IN Racing
Big bets landed when Poukawa wins Wanganui maiden debut
John Jenkins | May 18, 2024
Poukawa ridden by jockey Kozzi Asano in the maiden 1200m race at Wanganui on Thursday

An inspired betting plunge came off when Hastings-trained Poukawa recorded an impressive debut win at Wanganui on Thursday of last week.

The Per Incanto three-year-old, prepared by the partnership of Guy Lowry and Leah Zydenbos, was at double-figure odds when betting first opened on the 1200m maiden race but was backed in to start a $4.90 second favourite.

Lowry, who is part of a large group of owners in the horse, said this week they were confident of a big run from the horse but even he was surprised at how quickly the dividend shortened on the tote.

“We thought he would go well,” Lowry said.

“He had a quiet jumpout and an easy trial and we thought he was ready but you never know with a first starter. They can do things wrong.”

 Poukawa was ridden by Kozzi Asano who positioned the horse perfectly from the start, third and one-off the fence.

Poukawa moved up to join the pacemaking Tiger Lily turning into the home straight but was then put under pressure as, first the leader kicked back, and then Bruno entered the fray wide out on the track.

The three horses settled down to a tussle over the final stages, with Poukawa surging ahead close to the line to win by half a length from Bruno, with the same margin back to Tiger Lily in third place.

Poukawa was bred at Masterton’s Little Avondale Stud, which has also retained an ownership share in the horse along with a big group that includes others from Hawke’s Bay.

 Poukawa is certainly bred to be good as he is out of the Redoute’s Choice mare Superior Choice and from the family of the smart racemare Vedodara, who won the 1994 running of the Hawke’s Bay Guineas (1400m) and was placed in both the Group 1 New Zealand 2000 Guineas (1600m) at Riccarton and Group 1 Ansett Stakes (2000m) at Rosehill, in Sydney.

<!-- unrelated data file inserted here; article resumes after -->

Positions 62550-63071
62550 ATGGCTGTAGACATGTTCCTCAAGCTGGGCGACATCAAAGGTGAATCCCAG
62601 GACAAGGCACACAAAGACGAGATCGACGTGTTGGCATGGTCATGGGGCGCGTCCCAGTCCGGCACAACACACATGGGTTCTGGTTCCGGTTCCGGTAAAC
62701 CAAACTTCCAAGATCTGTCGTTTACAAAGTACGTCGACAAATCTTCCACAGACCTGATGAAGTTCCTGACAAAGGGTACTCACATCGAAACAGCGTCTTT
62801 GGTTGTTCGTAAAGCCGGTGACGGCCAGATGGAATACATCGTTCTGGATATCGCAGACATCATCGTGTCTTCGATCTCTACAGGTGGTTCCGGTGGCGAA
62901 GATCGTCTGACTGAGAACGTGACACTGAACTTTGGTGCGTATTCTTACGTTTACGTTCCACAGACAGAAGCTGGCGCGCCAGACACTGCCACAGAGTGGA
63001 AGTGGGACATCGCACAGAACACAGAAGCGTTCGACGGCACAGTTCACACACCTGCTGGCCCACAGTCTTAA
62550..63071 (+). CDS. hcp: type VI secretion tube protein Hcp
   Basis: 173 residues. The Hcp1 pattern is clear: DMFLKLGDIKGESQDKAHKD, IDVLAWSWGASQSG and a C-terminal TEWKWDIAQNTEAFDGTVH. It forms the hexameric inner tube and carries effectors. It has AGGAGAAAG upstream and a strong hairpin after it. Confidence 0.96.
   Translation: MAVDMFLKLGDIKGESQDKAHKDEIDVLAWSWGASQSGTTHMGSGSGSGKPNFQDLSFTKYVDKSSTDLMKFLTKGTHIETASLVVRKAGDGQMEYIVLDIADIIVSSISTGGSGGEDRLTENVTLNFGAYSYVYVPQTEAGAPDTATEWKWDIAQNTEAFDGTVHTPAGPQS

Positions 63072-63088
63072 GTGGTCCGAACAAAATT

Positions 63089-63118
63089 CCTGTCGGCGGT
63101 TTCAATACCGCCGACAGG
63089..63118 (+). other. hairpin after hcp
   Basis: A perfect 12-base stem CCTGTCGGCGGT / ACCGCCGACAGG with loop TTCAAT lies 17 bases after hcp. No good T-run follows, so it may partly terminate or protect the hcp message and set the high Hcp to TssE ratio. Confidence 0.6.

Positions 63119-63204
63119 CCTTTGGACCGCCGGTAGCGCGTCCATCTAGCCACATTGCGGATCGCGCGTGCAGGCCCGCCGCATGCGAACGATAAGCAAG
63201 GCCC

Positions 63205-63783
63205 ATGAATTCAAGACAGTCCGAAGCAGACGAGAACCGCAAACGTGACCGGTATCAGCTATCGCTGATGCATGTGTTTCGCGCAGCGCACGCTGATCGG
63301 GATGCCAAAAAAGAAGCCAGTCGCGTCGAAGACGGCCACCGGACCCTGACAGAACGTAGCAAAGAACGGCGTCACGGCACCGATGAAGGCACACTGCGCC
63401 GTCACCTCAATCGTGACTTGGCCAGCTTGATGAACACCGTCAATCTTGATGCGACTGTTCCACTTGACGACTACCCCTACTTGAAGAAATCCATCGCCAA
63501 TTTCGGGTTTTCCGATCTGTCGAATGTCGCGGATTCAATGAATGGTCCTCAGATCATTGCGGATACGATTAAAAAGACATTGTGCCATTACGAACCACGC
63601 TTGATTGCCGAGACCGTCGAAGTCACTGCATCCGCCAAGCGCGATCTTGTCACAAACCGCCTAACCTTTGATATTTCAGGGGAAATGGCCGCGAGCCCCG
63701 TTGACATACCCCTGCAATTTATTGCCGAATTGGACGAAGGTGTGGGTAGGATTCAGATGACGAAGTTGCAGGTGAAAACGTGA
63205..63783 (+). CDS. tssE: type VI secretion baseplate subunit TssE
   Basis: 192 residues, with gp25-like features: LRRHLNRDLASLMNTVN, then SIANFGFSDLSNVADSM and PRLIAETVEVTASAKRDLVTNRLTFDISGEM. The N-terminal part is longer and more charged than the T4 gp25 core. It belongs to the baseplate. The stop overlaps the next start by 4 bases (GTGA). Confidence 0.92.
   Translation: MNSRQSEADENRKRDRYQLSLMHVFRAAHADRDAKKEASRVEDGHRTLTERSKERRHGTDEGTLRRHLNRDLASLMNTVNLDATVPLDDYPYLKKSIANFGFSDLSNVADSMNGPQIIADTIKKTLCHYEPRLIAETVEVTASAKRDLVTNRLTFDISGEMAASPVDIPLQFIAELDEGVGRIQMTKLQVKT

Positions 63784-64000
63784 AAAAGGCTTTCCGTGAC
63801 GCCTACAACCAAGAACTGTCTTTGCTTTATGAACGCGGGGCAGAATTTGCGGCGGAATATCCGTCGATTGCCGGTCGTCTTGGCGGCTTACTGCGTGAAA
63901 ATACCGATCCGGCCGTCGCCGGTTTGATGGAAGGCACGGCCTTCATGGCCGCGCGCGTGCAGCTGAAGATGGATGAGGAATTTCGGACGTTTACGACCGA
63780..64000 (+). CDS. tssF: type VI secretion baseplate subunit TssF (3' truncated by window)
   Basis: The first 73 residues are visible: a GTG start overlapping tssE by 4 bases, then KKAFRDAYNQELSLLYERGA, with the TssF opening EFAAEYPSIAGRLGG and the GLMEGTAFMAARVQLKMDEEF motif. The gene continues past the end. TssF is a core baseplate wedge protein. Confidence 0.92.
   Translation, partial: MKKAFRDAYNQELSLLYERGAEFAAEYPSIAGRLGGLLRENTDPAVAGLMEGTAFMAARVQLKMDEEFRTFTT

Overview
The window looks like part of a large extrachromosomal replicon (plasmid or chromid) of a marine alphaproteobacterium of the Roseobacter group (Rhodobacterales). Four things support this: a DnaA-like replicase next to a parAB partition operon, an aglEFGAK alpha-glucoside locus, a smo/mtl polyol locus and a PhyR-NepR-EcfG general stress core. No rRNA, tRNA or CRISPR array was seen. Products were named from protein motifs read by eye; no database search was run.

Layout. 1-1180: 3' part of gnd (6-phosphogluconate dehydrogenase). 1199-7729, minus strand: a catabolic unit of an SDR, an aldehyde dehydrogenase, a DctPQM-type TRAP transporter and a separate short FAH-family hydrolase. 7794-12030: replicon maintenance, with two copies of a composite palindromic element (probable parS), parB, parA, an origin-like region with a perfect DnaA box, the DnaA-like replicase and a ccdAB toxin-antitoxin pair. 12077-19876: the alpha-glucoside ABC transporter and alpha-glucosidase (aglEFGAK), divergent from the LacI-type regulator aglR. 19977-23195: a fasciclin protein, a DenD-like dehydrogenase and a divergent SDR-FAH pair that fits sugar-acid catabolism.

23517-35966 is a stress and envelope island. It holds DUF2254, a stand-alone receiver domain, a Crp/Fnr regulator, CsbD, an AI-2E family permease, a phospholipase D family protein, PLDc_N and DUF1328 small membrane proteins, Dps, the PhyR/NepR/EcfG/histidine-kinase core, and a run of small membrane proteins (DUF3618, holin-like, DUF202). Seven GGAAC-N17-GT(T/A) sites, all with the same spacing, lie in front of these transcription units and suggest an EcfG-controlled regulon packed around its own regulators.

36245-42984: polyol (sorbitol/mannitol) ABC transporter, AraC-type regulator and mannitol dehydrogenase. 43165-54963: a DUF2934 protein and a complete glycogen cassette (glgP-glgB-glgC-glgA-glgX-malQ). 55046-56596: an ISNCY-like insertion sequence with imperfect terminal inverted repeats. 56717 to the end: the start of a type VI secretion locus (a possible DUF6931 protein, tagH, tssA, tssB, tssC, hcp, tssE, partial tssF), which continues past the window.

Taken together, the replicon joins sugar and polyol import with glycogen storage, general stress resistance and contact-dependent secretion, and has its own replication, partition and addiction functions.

“He is a horse that has always shown plenty and won a jumpout pretty easy when he was a two-year-old,” Lowry said.

“Kate Hercock rode him that day and said that he felt like a good horse.”

Lowry said Poukawa will now be turned out for a winter spell and will not be seen back on the racetrack until the spring.

“He’s still got a bit of strengthening up to do and is still very green,” he added.

Lowry’s black and white chequered colours were seen in action at Morphettville, in South Australia, on Saturday when Zambezi Khan finished a game second behind another Kiwi horse, Positivity, in the $185,000 South Australian Fillies Classic (2500m).

Zambezi Khan started out in Lowry’s stable, recording a win and two fifths from three starts, before she was transferred to Australia. She has since recorded another two wins, two seconds and two thirds and is now prepared by Victorian trainer Paddy Payne, with Lowry keeping an interest in the horse.


Geriatrix now heading to Brisbane

Geriatrix, a $675,000 purchase from the 2022 Karaka yearling sales, will try to recoup some of that outlay when he heads to Queensland in the coming weeks.